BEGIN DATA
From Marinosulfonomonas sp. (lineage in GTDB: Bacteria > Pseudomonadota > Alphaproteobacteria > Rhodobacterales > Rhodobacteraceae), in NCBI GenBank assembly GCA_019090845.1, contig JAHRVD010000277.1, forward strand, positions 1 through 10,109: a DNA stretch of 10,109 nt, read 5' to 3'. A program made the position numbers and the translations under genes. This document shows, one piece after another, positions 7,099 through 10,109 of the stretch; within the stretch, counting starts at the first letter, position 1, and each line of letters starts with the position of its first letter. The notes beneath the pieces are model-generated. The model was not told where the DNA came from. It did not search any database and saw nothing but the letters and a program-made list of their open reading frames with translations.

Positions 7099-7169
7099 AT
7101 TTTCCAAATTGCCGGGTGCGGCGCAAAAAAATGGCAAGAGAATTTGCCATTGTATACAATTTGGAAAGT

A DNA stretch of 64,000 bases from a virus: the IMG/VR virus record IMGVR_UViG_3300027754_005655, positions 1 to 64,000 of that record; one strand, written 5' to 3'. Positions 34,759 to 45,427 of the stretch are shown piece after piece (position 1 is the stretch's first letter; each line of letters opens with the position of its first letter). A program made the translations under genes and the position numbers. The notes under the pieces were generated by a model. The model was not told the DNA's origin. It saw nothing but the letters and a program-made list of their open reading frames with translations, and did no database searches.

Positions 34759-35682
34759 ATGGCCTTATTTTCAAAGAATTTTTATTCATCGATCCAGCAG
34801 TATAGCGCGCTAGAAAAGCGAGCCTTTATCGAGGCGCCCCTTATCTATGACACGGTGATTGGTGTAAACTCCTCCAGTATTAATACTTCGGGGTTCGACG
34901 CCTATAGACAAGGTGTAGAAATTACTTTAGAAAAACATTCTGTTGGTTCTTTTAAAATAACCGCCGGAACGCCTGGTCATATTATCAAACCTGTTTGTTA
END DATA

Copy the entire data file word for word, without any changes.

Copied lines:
From Marinosulfonomonas sp. (lineage in GTDB: Bacteria > Pseudomonadota > Alphaproteobacteria > Rhodobacterales > Rhodobacteraceae), in NCBI GenBank assembly GCA_019090845.1, contig JAHRVD010000277.1, forward strand, positions 1 through 10,109: a DNA stretch of 10,109 nt, read 5' to 3'. A program made the position numbers and the translations under genes. This document shows, one piece after another, positions 7,099 through 10,109 of the stretch; within the stretch, counting starts at the first letter, position 1, and each line of letters starts with the position of its first letter. The notes beneath the pieces are model-generated. The model was not told where the DNA came from. It did not search any database and saw nothing but the letters and a program-made list of their open reading frames with translations.

Positions 7099-7169
7099 AT
7101 TTTCCAAATTGCCGGGTGCGGCGCAAAAAAATGGCAAGAGAATTTGCCATTGTATACAATTTGGAAAGT

A DNA stretch of 64,000 bases from a virus: the IMG/VR virus record IMGVR_UViG_3300027754_005655, positions 1 to 64,000 of that record; one strand, written 5' to 3'. Positions 34,759 to 45,427 of the stretch are shown piece after piece (position 1 is the stretch's first letter; each line of letters opens with the position of its first letter). A program made the translations under genes and the position numbers. The notes under the pieces were generated by a model. The model was not told the DNA's origin. It saw nothing but the letters and a program-made list of their open reading frames with translations, and did no database searches.

Positions 34759-35682
34759 ATGGCCTTATTTTCAAAGAATTTTTATTCATCGATCCAGCAG
34801 TATAGCGCGCTAGAAAAGCGAGCCTTTATCGAGGCGCCCCTTATCTATGACACGGTGATTGGTGTAAACTCCTCCAGTATTAATACTTCGGGGTTCGACG
34901 CCTATAGACAAGGTGTAGAAATTACTTTAGAAAAACATTCTGTTGGTTCTTTTAAAATAACCGCCGGAACGCCTGGTCATATTATCAAACCTGTTTGTTA